John Graham from Wolfire Software thinks there is little reason not to explore Mac support where possible, he cites a key blog post from Wolfire founder David Rosen (link) which explains why using OpenGL rather than DirectX can make developing for Windows, Mac and Linux a much simpler task. Chris highlights the multiplatform support found in the Unity and Unreal 3 engine as being key to being able to develop cross-platform. “With something like Unity, or Torque, or the Unreal 3 engine, or various other ones, multiplatform support is easy” Chris goes on to say “For developers who are a bit further along, working on a game beyond their first, it’s pretty much a no-brainer to make extending to multiple platforms one of the major goals of the second game. If you’re on the PC, the first target would be the Mac, and vice-versa.”
John feels that providing support for Mac, and indeed Linux, is essential for indie developers and it can reap huge rewards. “We highly recommend that other indie developers support Mac and Linux. If you use OpenGL, it’s not very hard and it is likely to double your sales.”
People are definitely interested in buying Mac versions of games, for instance when 2D Boy held a special pay what you want birthday sale on World of Goo some very interesting figures emerged. Windows users only accounted for 65% of sales with the remainder equally split between Mac and Linux. Further, Mac users on average contributed $0.50 more than Windows users while average Linux contributions were even further ahead. Similar figures were evident when analysing the Humble Indie Bundle. Yet again 65% of contributions came from Windows buyers with 21% coming from Mac and 14% from Linux. Following the trend of the 2D Boy birthday sale Linux users on average paid the most followed by Mac with Windows users contributing the least on average.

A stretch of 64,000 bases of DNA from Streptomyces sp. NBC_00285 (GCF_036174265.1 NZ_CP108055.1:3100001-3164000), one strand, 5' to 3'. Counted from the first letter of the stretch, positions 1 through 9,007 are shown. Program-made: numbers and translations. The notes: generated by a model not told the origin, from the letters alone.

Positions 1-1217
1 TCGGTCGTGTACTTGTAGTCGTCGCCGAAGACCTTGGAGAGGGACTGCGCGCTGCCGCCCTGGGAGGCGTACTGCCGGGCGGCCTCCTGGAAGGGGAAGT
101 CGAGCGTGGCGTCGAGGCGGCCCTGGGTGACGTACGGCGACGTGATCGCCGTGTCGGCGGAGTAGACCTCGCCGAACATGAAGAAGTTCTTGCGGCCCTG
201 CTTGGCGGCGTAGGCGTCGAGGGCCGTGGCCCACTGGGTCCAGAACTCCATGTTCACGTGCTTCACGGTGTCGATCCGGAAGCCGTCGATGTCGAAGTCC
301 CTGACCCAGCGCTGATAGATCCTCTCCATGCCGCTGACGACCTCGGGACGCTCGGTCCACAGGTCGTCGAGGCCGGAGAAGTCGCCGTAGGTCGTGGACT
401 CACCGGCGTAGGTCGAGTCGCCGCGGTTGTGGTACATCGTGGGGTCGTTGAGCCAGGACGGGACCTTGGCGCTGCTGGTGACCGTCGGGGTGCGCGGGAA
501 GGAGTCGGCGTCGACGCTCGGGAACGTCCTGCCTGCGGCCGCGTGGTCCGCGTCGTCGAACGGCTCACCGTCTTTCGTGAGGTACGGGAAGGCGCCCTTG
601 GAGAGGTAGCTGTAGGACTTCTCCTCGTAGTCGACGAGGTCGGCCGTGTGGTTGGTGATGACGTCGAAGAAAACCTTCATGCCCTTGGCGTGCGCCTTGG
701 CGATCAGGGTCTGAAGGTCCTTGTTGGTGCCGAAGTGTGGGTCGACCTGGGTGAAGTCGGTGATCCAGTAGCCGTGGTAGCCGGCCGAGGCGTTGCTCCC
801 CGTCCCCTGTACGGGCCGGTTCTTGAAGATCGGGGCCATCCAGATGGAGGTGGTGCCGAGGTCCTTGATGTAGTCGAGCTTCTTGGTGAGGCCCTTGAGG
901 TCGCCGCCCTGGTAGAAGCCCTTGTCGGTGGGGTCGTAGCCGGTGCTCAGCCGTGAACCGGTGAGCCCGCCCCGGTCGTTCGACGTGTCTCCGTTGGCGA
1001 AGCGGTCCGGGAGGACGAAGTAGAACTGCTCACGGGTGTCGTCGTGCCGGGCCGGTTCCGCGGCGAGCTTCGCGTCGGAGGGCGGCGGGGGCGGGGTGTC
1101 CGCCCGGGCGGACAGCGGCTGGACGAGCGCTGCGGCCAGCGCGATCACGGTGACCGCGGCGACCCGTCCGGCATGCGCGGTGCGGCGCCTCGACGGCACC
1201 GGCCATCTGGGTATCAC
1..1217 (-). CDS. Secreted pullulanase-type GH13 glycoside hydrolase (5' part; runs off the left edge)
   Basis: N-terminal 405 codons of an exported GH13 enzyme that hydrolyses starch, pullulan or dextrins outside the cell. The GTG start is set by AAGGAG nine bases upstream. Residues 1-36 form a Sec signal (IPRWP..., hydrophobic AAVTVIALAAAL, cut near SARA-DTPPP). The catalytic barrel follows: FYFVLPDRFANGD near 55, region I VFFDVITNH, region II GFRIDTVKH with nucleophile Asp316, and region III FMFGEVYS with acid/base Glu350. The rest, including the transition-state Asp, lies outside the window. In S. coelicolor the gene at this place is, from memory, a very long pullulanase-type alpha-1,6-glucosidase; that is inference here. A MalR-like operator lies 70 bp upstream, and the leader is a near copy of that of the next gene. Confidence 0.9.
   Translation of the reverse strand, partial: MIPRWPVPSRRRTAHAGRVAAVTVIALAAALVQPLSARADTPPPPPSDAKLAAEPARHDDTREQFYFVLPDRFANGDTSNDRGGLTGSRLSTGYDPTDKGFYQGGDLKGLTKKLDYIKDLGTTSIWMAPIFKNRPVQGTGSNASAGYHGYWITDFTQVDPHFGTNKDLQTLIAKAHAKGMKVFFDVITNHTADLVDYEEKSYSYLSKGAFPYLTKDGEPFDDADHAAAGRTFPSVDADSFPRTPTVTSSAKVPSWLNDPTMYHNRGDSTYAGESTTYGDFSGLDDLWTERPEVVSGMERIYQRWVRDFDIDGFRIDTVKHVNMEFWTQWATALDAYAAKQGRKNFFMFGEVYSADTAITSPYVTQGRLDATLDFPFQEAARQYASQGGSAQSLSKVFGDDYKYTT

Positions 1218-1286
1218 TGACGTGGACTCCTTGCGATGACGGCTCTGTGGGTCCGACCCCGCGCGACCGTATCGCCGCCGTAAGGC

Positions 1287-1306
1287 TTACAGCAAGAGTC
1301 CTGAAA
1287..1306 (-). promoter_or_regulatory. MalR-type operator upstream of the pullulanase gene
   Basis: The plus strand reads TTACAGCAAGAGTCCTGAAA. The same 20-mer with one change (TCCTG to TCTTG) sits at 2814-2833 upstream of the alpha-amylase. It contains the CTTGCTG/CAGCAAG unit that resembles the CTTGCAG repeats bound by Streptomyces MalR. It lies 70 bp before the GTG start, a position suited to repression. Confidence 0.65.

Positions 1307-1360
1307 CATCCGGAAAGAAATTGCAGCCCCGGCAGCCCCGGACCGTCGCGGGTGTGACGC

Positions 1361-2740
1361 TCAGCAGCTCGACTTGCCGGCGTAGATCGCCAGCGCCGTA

It is apparent that there is a market out there for Mac games, as Chris says “the Mac market specifically is clearly underserved, and quite hungry for games. I think that’s why you’re seeing things like Steam for the Mac, and all these various indie games supporting the Mac lately. For a long time there was this idea that the only thing to play on the Mac was really old games or stuff in the browser, and I think companies are now recognizing that there is a need there.” John makes a bolder prediction, “I think it’s likely that there will be a fundamental shift in what we call a gaming platform and distinctions between Mac, Linux and Windows computers may simply become irrelevant.”
Doug was similarly positive when I asked what he saw for the future of Mac gaming. “Over time we hope the distribution and development opportunities offered for the Mac via Steam will result in more publishers and developers delivering their games to the platform, and doing so simultaneously. The demand is there — the sales of our catalog as well as third party Mac titles has been very strong and we expect that to grow over the coming months and years.”
While Mac veterans like Brian and Jeff may feel that it is time to move onto the iPhone and iPad it is clear there is still life in gaming on the Mac. All future Blizzard titles will be released on PC and Mac, Steam has embraced the Mac way with open arms and indie developers have been reaping the benefits of providing Mac and Linux support for the past couple of years. As it becomes easier to develop titles for Windows, Mac and Linux more and more developers are going to realise there is a largely untapped, and in Chris’ words, underserved market out there waiting to be explored.